There are many places where the numbers $\pi$ and $(1+\sqrt5)/2$ show up. I'm curious to know about algorithms whose running time contains the golden ratio or $\pi$ in the exponent.

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    $\begingroup$ Is there any particular computational reason to suspect that it might? And without knowing where it arises, do you think there's any particular insight to be gained if it does? $\endgroup$ – Niel de Beaudrap Jan 7 '13 at 18:25
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    $\begingroup$ The golden ratio arises in the complexity analysis of programs that are similar in recursive structure to the recursion involved in the Fibonacci numbers: $F_{n+2} = F_{n+1} + F_n$. $\endgroup$ – Martin Berger Jan 7 '13 at 18:32
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    $\begingroup$ The Fortnow and Melkebeek time/space lower-bound for SAT solvability contained the golden ratio ($n^{\phi - \epsilon}$ time and $n^{o(1)}$ space); but the exponent has been improved later by Ryan Williams. $\endgroup$ – Marzio De Biasi Jan 7 '13 at 19:51
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    $\begingroup$ @MarzioDeBiasi I think your comment makes a good answer, even if the result was improved. The interesting thing is that there is an analysis that yields the golden ratio in the exponent $\endgroup$ – Sasho Nikolov Jan 8 '13 at 10:32
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    $\begingroup$ @NieldeBeaudrap I hope to see some pattern among the examples. For example, the exponent e shows up in many places in randomized algorithms. I not surprised by that since I know that ball-and-bins kind of activity leads to answers which involve e. I was wondering if something like that can be said about algorithms that have golden ratio in the running times. $\endgroup$ – Plummer Jan 11 '13 at 12:12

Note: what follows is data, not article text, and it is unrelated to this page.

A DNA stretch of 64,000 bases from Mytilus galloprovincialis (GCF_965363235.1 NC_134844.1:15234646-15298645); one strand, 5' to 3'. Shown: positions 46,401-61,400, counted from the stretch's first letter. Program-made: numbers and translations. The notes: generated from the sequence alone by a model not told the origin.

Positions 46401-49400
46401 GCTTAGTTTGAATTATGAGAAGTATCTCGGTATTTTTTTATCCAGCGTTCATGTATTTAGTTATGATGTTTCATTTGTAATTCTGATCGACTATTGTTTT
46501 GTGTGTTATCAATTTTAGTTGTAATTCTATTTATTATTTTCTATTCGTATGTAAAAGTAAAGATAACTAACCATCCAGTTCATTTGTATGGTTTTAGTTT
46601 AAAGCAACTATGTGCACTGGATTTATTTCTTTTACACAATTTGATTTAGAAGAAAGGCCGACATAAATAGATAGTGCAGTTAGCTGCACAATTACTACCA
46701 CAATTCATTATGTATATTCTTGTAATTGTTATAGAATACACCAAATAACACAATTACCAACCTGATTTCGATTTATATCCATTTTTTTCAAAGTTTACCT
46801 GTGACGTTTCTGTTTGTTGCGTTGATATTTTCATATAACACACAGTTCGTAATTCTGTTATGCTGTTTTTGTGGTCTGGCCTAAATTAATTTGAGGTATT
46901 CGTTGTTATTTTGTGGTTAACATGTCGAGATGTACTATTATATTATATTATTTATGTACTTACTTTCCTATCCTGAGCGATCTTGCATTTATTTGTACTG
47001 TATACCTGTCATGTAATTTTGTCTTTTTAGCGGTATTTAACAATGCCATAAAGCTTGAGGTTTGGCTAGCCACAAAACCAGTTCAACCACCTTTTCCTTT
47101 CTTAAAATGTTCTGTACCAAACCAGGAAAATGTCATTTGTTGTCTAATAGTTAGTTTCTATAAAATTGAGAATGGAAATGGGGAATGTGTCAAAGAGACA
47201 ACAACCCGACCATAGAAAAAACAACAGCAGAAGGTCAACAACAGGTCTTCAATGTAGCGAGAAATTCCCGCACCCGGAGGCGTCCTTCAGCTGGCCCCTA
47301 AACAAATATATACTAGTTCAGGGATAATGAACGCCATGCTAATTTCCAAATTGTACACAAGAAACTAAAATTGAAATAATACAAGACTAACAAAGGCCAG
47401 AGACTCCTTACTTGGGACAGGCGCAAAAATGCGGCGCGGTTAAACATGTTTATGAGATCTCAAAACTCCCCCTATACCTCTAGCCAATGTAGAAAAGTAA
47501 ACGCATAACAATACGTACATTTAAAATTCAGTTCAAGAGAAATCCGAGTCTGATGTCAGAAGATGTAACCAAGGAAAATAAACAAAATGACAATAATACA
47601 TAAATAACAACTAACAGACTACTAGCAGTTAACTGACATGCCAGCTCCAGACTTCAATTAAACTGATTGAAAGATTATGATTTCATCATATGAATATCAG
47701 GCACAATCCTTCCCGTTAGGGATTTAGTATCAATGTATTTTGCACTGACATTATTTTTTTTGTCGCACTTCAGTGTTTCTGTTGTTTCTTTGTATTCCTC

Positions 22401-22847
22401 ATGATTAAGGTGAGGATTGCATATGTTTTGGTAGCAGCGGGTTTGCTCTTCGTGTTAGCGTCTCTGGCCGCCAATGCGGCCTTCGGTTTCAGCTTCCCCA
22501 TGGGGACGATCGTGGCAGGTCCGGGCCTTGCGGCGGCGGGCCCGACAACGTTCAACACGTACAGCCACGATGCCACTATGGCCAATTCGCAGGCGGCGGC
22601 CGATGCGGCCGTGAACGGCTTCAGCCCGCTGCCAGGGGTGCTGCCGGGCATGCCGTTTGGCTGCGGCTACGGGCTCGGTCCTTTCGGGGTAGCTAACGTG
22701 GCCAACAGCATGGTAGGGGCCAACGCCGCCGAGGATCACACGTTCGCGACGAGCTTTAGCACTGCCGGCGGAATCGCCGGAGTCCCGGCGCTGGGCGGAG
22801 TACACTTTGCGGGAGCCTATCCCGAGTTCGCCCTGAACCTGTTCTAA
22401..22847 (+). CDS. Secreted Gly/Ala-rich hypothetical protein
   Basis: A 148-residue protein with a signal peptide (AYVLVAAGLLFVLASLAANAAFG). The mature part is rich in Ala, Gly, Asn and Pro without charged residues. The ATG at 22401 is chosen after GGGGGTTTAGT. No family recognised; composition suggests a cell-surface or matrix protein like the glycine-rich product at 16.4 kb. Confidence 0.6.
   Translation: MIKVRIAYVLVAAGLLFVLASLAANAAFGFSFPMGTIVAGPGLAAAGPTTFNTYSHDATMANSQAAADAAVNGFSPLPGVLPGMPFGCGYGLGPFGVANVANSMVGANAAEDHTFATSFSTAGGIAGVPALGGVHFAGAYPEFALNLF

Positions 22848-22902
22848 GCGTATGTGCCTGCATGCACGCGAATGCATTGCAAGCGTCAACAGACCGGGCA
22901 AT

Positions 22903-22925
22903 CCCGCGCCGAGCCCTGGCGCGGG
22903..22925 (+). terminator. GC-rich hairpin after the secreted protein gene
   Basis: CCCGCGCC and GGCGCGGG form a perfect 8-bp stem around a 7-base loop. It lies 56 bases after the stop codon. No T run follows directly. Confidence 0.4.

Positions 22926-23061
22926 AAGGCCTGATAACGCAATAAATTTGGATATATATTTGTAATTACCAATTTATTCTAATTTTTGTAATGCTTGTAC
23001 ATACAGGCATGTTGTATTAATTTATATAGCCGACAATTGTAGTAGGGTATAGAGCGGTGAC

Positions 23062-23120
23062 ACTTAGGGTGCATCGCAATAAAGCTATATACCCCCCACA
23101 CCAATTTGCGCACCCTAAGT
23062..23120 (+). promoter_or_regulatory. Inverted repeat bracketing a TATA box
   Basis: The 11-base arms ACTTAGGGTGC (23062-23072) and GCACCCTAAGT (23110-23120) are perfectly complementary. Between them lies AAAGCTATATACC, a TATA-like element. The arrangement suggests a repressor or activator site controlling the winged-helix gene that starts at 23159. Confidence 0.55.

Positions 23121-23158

It's the base rather than the exponent, but there's an $O(\varphi^k n^2)$ FPT time bound in

"An Efficient Fixed Parameter Tractable Algorithm for 1-Sided Crossing Minimization", Vida Dujmovic, Sue Whitesides, Algorithmica 40:15–31, 2004.

Also, it's a lower bound rather than an upper bound, but:

"An $n^{1.618}$ lower bound on the time to simulate one queue or two pushdown stores by one tape", Paul M.B. Vitányi, Inf. Proc. Lett. 21:147–152, 1985.

Finally, the one I was trying to find when I ran across those other two: the ham sandwich tree, a now-obsolete data structure in computational geometry for triangular range queries, has query time $O(n^{\log_2\varphi})\approx O(n^{0.695})$. So the golden ratio is properly in the exponent, but with a log rather than as itself. The data structure is a hierarchical partition of the plane into convex cells, with the overall structure of a binary tree, where each cell and its sibling in the tree are partitioned with a ham sandwich cut. The query time is determined by the recurrence $Q(n)=Q(\frac{n}{2})+Q(\frac{n}{4})+O(\log n)$, which has the above solution. It's described (with a more boring name) by

"Halfplanar range search in linear space and $O(n^{0.695})$ query time", Herbert Edelsbrunner, Emo Welzl, Inf. Proc. Lett. 23:289–293, 1986.

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    $\begingroup$ I’m not sure I would be comfortable with saying that $n^{\log_2\varphi}=\varphi^{\log_2n}$ has $\varphi$ in the exponent. $\endgroup$ – Emil Jeřábek Feb 1 '13 at 15:22

(from my comment above)